Finally, radio relay links are in use for data transmission from regional fire and emergency services not included in ANTARES, as well as for a few infrastructure connections for the benefit of regional authorities (préfectures).
The Ministry Internal Affairs has entered into a bilateral agreement with the Defence Ministry for the development of small drones. Constantly evolving needs for surveillance and maintenance of infrastructure on the one hand, and awareness of the extremely tense situation created by the 2015/2016 terrorist attacks on the other, have led the Ministry to give more weight to secure spectrum resources and to engage in a more comprehensive consultation with operational entities to decide whether such activities will require the same level of protection as is provided for law enforcement drones (GIGN and FIPN).
Video surveillance and reporting applications
The Ministry Internal Affairs uses CCTV video systems to meet surveillance and protection requirements. Links are divided into the following categories:
- point-to-point to connect remote collection points to centres of operation (video protection);
- point-to-point infrastructure (video protection in the absence of wired systems);
- point-to-multipoint to transmit information from mobiles to a central operating unit or from a mobile to a fixed point of capture (video protection).
The Ministry is implementing video-reporting systems to cover pursuit or terrain visualisation needs during various operations, i.e.:
- airborne, to transmit imagery from police, civilian security and fire service helicopters in the 1350-1375 MHz bands (DEF derogation) and gendarmerie in the Defence Ministry’s 4.4-5 GHz band;
- terrestrial, to transmit ground imagery in the greater Paris area and in other cities in the 1375-1400 MHz band (coordinated by ARCEP);
- tactical, for video reporting enabling real-time crisis management, which will be a section of future needs as part of the move towards higher speed networks (Broadband PPDR).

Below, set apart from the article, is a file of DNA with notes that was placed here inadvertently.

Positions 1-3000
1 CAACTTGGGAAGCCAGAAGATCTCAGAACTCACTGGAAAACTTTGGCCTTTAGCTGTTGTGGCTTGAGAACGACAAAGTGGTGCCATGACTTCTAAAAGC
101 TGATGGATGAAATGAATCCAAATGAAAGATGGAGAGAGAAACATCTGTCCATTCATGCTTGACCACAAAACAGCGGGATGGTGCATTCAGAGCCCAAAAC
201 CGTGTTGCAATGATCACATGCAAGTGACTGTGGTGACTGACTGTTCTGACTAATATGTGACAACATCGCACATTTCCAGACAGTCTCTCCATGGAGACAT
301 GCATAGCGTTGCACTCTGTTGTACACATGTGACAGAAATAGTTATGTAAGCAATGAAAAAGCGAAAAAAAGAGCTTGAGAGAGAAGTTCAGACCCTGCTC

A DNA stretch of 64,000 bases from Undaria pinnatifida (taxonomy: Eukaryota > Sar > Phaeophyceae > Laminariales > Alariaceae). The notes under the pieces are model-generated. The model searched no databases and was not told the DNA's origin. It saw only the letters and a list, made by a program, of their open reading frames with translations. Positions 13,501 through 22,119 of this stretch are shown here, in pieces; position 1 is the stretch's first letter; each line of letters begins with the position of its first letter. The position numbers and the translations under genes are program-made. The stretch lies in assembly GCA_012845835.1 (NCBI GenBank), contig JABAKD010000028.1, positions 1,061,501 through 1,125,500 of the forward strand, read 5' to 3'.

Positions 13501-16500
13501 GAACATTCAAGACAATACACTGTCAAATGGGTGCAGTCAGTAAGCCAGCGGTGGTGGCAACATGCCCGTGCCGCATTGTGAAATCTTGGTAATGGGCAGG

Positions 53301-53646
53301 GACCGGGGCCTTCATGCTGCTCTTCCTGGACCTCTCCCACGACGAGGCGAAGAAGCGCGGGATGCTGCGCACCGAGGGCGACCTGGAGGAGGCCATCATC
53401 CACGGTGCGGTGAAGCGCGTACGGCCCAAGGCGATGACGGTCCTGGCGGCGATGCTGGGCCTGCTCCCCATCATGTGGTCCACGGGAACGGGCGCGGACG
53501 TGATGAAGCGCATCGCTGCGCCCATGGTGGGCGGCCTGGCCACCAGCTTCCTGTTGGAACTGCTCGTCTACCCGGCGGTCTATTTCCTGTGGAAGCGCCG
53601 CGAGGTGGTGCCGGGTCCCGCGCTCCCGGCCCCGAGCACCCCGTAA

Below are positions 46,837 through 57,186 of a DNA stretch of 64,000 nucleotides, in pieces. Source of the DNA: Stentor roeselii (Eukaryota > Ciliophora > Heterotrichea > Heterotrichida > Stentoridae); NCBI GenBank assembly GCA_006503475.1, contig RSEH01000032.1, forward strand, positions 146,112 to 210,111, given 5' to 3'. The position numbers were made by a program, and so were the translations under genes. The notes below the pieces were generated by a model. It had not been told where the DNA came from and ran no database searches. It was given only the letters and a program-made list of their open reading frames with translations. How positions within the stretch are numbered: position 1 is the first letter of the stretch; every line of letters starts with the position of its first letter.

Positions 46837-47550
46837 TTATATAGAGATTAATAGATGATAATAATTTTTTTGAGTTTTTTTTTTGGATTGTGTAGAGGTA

The Ministry of Internal Affairs uses various spectrum resources for:
- “Business” aeronautical communications between:
- aircraft and ground-based law enforcement teams;
- aircraft and local or remote centres of operation.
- specific applications (e.g. long-distance communications networks in tropical forests) in French overseas territories for civilian security communications;
- last-resort civilian rescue measures in certain préfectures (regional civilian authorities) such as fixed and mobile radio sets in SSB mode, for instance during the KLAUS storm;
- specific applications for one-off long-distance links assisting law enforcement units (GIGN and FIPN) as well as for the specific requirements of the direction générale de la sécurité intérieure (DGSI) - internal security directorate;
- emergency networks, in particular for mountain rescue operations and forest monitoring; users of these networks are employees of the Ministry of Internal Affairs; rescue associations (reserve manpower for forest fires and mountain rescue) may need to connect to these networks for one-off operations or major events;
- overseas security and rescue forces’ networks (analog); they are currently migrating to digital;
- finally, many systems are implemented for the benefit of fire services. Each of the departmental fire and rescue services/Service Départemental d’Incendie et de Secours (SDIS) implements analog or digital alert networks for agents (volunteers, forest fire reservists, etc.) as well as departmental alert networks for emergency and rescue centres. They respond to SDIS needs for purposes not supported by ANTARES, the digital network reserved for public services participating in civilian security missions.